Senate appropriators on Wednesday backed White House plans for another substantial boost in funding for the Department of Veterans Affairs next year, signaling strong support for the idea across congressional chambers.
The committee also supported plans from the administration and House appropriators to spend about $11 billion in military construction projects next year, even as lawmakers continue to argue over the total level of defense spending for fiscal 2022.
“[This plan] enhances readiness and quality of life for servicemembers and their families, and funds quality care and benefits for our nation’s veterans,” said Sen. Martin Heinrich, D-N.M. and chairman of the appropriations committee’s panel on VA spending.
“Homelessness services and prevention will be continued with this funding, and it makes a historic level of investment in medical research.”
The VA/Military Construction bill passed by a 25-5 vote, with most Republican votes against the measure focused largely on complaints about the budgeting process and not the specifics of the spending plan.
If approved by the full House and Senate later this year, the legislation would boost discretionary spending for Veterans Affairs by nearly 9 percent (to about $113 billion) and raise total department spending to nearly $270 billion next year, the largest in history.
That would mark yet another substantial funding increase for a department that has seen uninterrupted raises for the last 20 years.
In fiscal 2001, the VA budget totaled about $45 billion. By fiscal 2011, it was about $125 billion, almost triple that total. Ten years later, in 2021, the department’s budget was nearly double that again, at $245 billion.
The Senate Appropriations Committee plan is about $200 million less than what House lawmakers approved last week for VA spending next year, with small differences in medical program spending. House appropriators added that money to President Joe Biden’s budget proposal released in May.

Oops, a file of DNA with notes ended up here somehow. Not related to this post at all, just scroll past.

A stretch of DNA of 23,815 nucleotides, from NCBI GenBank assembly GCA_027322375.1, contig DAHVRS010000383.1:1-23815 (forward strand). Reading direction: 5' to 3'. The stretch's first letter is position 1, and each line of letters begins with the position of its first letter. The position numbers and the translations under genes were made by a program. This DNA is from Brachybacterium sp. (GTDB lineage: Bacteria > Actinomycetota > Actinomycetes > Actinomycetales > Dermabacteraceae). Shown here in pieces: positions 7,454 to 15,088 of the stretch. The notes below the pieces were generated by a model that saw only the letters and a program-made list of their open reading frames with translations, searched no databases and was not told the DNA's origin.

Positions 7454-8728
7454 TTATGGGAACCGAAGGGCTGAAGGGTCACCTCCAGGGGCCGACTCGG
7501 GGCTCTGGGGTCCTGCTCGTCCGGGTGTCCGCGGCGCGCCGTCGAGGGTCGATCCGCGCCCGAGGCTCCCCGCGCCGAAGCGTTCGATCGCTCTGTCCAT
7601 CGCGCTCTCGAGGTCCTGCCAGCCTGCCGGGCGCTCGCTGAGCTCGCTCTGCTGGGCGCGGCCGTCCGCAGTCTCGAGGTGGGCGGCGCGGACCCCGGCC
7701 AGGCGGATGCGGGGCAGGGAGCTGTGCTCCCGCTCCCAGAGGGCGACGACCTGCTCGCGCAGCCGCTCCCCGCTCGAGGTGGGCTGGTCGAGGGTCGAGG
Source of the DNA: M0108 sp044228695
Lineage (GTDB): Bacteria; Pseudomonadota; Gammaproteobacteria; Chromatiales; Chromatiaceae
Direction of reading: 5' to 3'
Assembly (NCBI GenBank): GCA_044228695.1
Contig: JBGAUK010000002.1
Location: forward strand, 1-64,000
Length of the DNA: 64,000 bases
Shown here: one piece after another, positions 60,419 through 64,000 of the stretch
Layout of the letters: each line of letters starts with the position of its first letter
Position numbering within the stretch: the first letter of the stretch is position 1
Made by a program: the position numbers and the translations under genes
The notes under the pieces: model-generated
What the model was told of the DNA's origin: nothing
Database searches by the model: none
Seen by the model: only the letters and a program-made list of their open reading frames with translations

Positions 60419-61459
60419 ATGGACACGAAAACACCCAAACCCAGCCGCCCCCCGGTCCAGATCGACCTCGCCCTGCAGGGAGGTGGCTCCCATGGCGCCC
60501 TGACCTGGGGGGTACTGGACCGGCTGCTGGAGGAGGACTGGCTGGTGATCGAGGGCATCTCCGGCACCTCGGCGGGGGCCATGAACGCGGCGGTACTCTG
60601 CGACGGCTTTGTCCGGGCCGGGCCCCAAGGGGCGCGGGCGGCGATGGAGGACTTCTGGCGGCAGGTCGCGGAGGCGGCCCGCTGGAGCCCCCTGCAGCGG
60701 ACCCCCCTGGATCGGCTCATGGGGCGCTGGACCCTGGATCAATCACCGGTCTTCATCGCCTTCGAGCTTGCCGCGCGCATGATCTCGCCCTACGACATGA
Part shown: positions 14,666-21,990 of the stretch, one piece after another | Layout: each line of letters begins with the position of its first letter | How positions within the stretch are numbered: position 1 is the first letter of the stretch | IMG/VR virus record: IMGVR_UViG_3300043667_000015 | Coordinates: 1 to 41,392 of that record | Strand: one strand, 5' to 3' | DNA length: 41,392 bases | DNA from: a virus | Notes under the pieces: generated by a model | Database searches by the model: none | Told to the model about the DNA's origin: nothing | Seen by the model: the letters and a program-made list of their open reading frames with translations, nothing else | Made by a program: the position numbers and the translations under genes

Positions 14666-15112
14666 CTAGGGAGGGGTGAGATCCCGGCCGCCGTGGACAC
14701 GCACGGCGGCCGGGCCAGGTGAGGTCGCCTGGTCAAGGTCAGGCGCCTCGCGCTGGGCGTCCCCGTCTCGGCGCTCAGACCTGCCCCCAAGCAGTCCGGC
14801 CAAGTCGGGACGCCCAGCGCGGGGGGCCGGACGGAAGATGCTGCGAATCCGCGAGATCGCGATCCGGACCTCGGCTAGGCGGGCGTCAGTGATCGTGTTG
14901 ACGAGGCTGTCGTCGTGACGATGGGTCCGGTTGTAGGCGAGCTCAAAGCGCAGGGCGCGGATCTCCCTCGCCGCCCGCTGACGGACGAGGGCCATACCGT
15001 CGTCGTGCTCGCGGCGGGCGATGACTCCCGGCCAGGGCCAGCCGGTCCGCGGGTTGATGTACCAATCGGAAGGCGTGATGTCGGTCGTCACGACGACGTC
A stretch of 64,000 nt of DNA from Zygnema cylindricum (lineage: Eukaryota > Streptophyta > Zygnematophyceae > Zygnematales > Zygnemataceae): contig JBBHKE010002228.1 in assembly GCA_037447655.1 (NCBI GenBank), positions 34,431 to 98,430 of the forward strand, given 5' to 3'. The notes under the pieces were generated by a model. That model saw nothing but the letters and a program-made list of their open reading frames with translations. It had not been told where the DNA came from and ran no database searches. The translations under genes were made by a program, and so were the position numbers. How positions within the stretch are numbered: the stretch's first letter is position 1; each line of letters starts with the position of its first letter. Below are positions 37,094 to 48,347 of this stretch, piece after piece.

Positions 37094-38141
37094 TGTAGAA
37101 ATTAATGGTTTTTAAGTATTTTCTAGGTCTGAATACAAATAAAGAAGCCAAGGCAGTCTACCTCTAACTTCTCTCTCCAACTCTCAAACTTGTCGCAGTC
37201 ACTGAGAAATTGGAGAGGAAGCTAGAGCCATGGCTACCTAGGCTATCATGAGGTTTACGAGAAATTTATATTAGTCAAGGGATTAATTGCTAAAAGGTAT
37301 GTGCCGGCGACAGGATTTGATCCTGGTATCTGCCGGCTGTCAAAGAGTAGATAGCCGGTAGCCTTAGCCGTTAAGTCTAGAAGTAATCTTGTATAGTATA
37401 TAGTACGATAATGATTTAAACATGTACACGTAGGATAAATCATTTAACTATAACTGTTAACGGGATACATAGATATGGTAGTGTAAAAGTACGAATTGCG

The committee added language to the bill which would rescind federal rules prohibiting VA doctors from discussing medical cannabis use with patients. The idea has been floated by lawmakers multiple times in recent years, but failed to become law.
Within the Senate plan, $13.1 billion would be set aside for veterans mental health care services, $2.4 billion for expanded telehealth services, $2.1 billion for veterans homelessness prevention efforts and $1.4 billion for VA’s program supporting caregivers.
Another $2.5 billion would be set aside for implementation of VA’s new electronic medical records overhaul plan, which was halted earlier this summer after department officials found serious flaws with their training and deployment schedule. House lawmakers had approved $100 million more for that work, above the president’s request.
“By providing record-level funding for our veterans, we are demonstrating our commitment to addressing critical challenges they face including preventing veteran suicide, increasing rural access to health care, investing in essential mental health programs, and putting an end to veteran homelessness,” Sen. John Boozman, R-Ark. and ranking member of the appropriations committee’s panel on VA spending, said in a statement.
As it has in recent years, the bill also includes about $267 billion in advance appropriations for VA in fiscal 2023, to ensure that potential Capitol Hill fiscal fights do not disrupt VA medical care or benefits delivery.
On the military construction side, about $1.4 billion of the $11 billion total would be set aside for improvements and maintenance for military housing.
Despite the bipartisan vote out of committee, the future of the VA and military construction budget bill remains uncertain. During Wednesday’s hearing, Senate Minority Leader Mitch McConnell, R-Ky., said he plans to block the spending bills on the chamber floor until his party gets concessions on military spending.
“Our Democratic colleagues must commit to respecting parity,” he said. “National security and border security need to grow at parity with non-defense [agencies] within an overall number that we can all accept. The Senate cannot be writing budgets based on the president’s partisan budget request with cuts to defense funding.”
Senate appropriators have signaled they may support increasing military spending over the $715 billion mark set in Biden’s budget, but House appropriators have already approved plans for a defense budget at that level for next fiscal year.